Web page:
Framed for Posterity The Enduring Philosophy of the Constitution
List price: $37.00
Buy it from $17.99
This item qualifies for FREE shipping
*A minimum purchase of $35 is required. Shipping is provided via FedEx SmartPost® and FedEx Express Saver®. Average delivery time is 1 – 5 business days, but is not guaranteed in that timeframe. Also allow 1 - 2 days for processing. Free shipping is eligible only in the continental United States and excludes Hawaii, Alaska and Puerto Rico. FedEx service marks used by permission."Marketplace" orders are not eligible for free or discounted shipping.
30 day, 100% satisfaction guarantee
If an item you ordered from TextbookRush does not meet your expectations due to an error on our part, simply fill out a return request and then return it by mail within 30 days of ordering it for a full refund of item cost.
Learn more about our returns policy
Description: In Marbury v. Madison Chief Justice John Marshall defined the Constitution as "a superior, paramount law," one that superseded the laws passed by Congress and state legislatures. What makes it paramount? This book sets out to recover the enduring principles, purposes, and meanings that inform the founders' charter and continue to offer us political guidance more than 200 years later. In so doing it steers a middle course between "originalists" who constrict interpretation to constitutional specifics and "relativists" who adapt the Constitution to the moment by ignoring original meaning. "Original intent," Ralph Ketcham argues, is best discerned by a study of the political climate that nourished the Constitution and the Bill of Rights and, more particularly, by understanding the broader meanings, intentions, and purposes of the framers. To recover this full context of political thinking, Ketcham delves not only into the meaning of the documents but also into the connotations of the framers' vocabulary, the reasoning behind both accepted and rejected propositions, arguments for and against, and unstated assumptions. In his analysis the fundamental or enduring principles are republicanism, liberty, public good, and federalism (as part of the broader doctrine of balance of powers). Ketcham answers convincingly those who question the relevance to modern constitutional interpretation of the finding that the founders were both republican and liberal. He asserts that the rights-protecting character of the Constitution and the Bill of Rights derived from the founders' belief that private rights depended upon active government and public virtue. In other words, private liberties rested on the citizenry's right to self-governance. James Madison sought to ensure a system of government that would serve as guardian "both of public Good and of private rights." In providing an interpretation of the Constitution and the Bill of Rights that incorporates both republican and liberal perspectives, Ketcham should find a wide readership among politically active citizens, lawyers, judges, and those who teach and study constitutional law and political theory.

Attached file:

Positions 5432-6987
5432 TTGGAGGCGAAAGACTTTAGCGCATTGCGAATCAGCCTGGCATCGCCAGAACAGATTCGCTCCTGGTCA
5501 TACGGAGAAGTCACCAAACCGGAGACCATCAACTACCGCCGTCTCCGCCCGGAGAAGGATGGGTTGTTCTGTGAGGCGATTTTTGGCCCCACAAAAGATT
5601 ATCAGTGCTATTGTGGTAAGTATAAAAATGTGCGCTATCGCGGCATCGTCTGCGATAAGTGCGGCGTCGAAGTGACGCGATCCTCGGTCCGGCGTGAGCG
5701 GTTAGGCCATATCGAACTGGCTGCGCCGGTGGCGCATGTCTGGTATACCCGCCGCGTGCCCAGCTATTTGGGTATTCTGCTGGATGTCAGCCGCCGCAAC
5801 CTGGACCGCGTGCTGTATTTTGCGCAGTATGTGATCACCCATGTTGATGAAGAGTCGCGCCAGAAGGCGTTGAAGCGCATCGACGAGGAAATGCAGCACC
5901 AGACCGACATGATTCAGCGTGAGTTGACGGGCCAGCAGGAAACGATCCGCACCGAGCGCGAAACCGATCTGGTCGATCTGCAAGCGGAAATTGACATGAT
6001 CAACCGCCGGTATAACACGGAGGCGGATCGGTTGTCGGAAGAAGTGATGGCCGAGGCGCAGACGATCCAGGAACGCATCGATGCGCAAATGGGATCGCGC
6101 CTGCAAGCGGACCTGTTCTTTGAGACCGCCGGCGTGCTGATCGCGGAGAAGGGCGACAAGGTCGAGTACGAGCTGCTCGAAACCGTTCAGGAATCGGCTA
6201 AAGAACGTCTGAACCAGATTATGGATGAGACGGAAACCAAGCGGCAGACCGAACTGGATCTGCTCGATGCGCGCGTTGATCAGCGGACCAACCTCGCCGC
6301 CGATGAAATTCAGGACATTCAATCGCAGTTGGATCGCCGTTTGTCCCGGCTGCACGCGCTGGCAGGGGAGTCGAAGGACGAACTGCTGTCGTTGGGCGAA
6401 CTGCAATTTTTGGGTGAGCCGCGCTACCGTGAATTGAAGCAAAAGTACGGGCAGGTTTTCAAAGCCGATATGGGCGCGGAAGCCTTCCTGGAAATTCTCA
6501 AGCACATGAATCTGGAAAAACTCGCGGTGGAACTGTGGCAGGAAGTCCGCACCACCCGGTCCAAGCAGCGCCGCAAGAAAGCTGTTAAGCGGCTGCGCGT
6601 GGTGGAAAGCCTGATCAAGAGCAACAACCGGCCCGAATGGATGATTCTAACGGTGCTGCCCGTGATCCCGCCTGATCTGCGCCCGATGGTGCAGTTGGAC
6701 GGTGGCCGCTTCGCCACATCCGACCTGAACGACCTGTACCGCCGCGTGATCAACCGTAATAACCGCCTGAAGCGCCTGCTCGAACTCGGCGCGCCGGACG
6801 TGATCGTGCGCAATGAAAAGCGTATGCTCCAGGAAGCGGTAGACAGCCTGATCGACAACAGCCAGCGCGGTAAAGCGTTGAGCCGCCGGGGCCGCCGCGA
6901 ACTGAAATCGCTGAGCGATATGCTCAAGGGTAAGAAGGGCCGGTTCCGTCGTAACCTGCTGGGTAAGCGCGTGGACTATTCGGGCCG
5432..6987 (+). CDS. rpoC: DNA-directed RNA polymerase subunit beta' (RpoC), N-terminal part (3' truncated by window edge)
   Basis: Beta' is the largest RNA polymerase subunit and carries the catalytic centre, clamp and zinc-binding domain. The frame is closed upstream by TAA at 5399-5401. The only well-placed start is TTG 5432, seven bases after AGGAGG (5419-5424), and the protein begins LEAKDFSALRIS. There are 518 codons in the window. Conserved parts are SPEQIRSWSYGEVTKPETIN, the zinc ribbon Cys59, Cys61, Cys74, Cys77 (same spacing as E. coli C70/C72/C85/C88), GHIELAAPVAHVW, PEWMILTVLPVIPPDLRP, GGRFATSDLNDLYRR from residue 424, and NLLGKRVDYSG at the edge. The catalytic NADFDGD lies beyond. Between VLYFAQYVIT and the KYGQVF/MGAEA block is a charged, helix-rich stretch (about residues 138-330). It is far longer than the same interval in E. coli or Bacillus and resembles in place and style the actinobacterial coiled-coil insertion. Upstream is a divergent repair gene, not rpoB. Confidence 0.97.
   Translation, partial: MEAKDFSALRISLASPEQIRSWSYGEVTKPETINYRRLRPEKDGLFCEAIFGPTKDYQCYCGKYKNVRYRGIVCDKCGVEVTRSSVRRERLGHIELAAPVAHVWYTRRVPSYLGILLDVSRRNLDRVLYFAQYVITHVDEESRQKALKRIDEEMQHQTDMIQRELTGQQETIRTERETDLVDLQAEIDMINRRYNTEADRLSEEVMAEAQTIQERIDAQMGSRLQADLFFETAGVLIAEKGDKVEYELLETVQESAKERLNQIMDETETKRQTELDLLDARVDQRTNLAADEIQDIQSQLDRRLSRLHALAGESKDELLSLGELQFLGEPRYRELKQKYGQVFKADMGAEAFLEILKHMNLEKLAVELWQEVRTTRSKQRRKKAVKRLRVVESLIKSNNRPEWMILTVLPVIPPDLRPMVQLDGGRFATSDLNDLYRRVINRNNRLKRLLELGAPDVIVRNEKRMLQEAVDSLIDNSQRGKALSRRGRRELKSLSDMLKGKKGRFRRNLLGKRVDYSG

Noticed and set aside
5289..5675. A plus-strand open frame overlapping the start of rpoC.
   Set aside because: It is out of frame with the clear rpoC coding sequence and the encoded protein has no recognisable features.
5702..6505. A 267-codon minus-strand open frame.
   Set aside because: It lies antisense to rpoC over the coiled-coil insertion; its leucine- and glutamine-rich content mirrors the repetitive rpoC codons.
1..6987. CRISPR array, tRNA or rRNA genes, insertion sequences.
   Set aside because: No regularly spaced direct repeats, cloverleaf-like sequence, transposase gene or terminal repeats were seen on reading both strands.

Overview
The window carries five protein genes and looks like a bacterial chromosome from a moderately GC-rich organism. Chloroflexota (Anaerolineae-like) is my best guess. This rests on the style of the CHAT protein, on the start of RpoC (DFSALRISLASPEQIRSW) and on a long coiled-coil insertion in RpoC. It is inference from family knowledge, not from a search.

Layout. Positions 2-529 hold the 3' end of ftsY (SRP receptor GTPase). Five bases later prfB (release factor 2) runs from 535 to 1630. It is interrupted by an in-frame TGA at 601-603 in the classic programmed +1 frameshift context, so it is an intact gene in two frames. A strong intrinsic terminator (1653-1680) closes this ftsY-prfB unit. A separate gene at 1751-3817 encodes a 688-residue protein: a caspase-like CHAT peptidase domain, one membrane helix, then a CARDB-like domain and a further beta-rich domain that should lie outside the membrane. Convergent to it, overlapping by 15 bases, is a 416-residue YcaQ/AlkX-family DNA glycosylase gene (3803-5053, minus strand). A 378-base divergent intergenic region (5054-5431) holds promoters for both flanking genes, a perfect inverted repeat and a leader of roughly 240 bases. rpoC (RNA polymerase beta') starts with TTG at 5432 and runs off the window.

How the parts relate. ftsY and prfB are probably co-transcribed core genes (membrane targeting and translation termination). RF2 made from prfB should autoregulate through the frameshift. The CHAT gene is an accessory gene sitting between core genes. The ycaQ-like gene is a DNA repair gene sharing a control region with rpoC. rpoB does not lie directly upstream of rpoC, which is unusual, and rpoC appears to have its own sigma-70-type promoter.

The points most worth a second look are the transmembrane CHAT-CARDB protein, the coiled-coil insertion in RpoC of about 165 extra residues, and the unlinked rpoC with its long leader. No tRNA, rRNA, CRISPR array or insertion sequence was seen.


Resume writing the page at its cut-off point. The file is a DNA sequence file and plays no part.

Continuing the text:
Rush Rewards U
You have reached 400 XP and carrot coins. That is the daily max!
Limited time offer:
Get the first one free!
All the information you need in one place! Each Study Brief is a summary of one specific subject; facts, figures, and explanations to help you learn faster.
List price: $37.00
Copyright year: 1993
Publisher: University Press of Kansas
Publication date: 5/1/1993
Size: 5.91" wide x 9.06" long x 1.00" tall
Ralph Ketcham is professor of American studies at the Maxwell School of Citizenship and Public Affairs of Syracuse University.
|What Is a Constitution?|
|The Question of Original Intent|
|The Constitution as Higher Law|
|Constitutionalism in the United States|
|The Enduring Principles of the Constitution|
|The Public Good|
|Federalists and Antifederalists|
|The Bill of Rights|
|Government by Consent|
|The Constitution in the Twenty-First Century|
|The Limits of Constitutional Prescription|
|The Constitution: What the Judges Say It Is?|
|Personal Liberty and Political Freedom|